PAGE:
The world’s largest online cybersecurity competition – picoCTF – will hold its next official competition March 16-30, 2021. The competition, hosted by Carnegie Mellon University CyLab, has attracted hundreds of thousands of participants since its initial launch in 2013.
What is picoCTF?
The competition mimics a digital “Capture the Flag” competition – hence the “CTF” in picoCTF – as participants rush to capture digital “flags” hidden in code, each with an assigned amount of points. Teams are ranked by their accumulation of points, and cash prizes are awarded to the top teams in a variety of competition categories (e.g. middle & high school, college, etc.).
The competition exposes participants to real-world cybersecurity problems written by Carnegie Mellon’s internationally-acclaimed competitive hacking team, the Plaid Parliament of Pwning. The challenges start off at a beginner’s level and gradually become more difficult, attracting both beginners and the most seasoned hackers alike. If players become stuck, the game offers hints to help them learn.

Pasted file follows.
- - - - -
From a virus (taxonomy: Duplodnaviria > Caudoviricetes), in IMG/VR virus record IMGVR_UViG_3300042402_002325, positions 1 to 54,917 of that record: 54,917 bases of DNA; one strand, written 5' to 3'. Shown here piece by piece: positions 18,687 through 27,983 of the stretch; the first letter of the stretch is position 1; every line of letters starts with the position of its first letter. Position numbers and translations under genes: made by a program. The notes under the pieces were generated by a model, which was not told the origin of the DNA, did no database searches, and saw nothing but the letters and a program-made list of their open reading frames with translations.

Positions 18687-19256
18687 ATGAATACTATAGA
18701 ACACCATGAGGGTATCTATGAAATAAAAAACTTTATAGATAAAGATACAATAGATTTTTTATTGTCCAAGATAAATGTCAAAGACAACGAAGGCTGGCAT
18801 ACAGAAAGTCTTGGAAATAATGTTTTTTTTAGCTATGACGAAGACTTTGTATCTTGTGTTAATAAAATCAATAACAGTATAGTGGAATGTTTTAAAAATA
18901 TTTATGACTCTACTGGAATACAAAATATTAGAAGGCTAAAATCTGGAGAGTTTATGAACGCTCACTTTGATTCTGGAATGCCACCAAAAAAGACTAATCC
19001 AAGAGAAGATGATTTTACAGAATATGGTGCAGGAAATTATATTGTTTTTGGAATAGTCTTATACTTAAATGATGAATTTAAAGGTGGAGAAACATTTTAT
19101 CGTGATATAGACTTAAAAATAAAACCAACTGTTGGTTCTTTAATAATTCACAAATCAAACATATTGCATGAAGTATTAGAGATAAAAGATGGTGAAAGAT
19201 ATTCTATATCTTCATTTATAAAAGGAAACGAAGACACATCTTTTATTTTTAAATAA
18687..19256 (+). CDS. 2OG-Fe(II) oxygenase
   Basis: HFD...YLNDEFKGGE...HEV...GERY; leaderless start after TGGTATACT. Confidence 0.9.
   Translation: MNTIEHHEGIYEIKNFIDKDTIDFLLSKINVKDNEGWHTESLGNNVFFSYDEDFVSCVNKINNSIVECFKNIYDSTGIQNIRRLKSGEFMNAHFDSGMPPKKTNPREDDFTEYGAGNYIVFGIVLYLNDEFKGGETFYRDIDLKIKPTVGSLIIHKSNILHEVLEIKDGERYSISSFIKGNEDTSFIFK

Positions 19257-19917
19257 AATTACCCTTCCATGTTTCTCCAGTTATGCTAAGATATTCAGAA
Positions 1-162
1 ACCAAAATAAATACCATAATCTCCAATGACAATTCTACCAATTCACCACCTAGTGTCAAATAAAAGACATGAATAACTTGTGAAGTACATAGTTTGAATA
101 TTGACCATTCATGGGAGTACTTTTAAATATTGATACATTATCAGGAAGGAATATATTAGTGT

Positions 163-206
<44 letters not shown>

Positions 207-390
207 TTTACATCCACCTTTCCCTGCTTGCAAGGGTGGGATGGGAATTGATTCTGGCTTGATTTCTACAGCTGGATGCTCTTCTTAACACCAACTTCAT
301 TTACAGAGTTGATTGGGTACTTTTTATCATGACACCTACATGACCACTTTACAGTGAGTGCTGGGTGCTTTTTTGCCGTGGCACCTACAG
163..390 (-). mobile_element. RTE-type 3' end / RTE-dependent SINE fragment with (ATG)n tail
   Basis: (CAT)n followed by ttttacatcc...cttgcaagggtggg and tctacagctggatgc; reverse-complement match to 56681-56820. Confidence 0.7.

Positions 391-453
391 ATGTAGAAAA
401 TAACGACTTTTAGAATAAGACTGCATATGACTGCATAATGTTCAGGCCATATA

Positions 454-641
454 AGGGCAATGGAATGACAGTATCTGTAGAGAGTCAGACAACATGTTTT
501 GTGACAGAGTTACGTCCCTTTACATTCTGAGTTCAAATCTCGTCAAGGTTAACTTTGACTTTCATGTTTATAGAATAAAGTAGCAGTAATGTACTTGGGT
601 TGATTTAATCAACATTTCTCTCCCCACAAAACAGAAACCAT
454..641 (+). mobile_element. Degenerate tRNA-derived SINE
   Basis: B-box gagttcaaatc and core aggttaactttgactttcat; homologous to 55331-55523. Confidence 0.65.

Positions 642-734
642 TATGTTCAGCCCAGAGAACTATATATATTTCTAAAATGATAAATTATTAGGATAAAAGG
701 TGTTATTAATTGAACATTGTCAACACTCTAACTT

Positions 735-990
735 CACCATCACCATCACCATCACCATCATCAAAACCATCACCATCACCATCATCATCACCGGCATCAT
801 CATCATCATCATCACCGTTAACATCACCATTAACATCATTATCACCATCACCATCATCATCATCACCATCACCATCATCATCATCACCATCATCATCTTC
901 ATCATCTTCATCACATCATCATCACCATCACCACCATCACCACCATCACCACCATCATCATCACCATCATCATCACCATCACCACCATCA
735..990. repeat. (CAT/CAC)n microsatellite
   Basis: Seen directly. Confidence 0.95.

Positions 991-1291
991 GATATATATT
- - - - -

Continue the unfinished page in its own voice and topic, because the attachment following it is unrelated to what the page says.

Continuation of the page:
A learning tool for teachers
Because participants can learn as they play, tens of thousands of middle and high school teachers have incorporated picoCTF into their curriculum in recent years.
“I think picoCTF is going to change lives here,” said Anita Johnson, a teacher at Kealing Middle School in Austin, Texas, who had 32 of her students participate in picoCTF in 2018. “It has been a tremendous learning experience for all of us. What surprises and pleases me the most is the level of interest from the girls.”
Building a cybersecurity workforce
Post-competition surveys showed that nearly two-thirds of picoCTF participants were more inspired to pursue a career in cybersecurity as a result of playing picoCTF. That feeds perfectly into the original motivation for developing the competition. With millions of unfilled positions in cybersecurity in the US alone, the demand for cybersecurity professionals remain a top priority in the job market.
“Our long-term goal is to enhance the cybersecurity workforce by introducing cybersecurity skills at an early stage through a fun and interactive way of learning,” says Hanan Hibshi, research and teaching scientist in the Information Networking Institute and a faculty advisor behind picoCTF. “Even if students choose a different path than computer security for their career, the game can help create awareness about cybersecurity issues.”
How to register and play
Registration will open several weeks before the competition begins in March 2021 at picoCTF.com. The game is designed such that minimum equipment is needed to participate. All one needs to play is a computer with internet access, and no software is needed to download.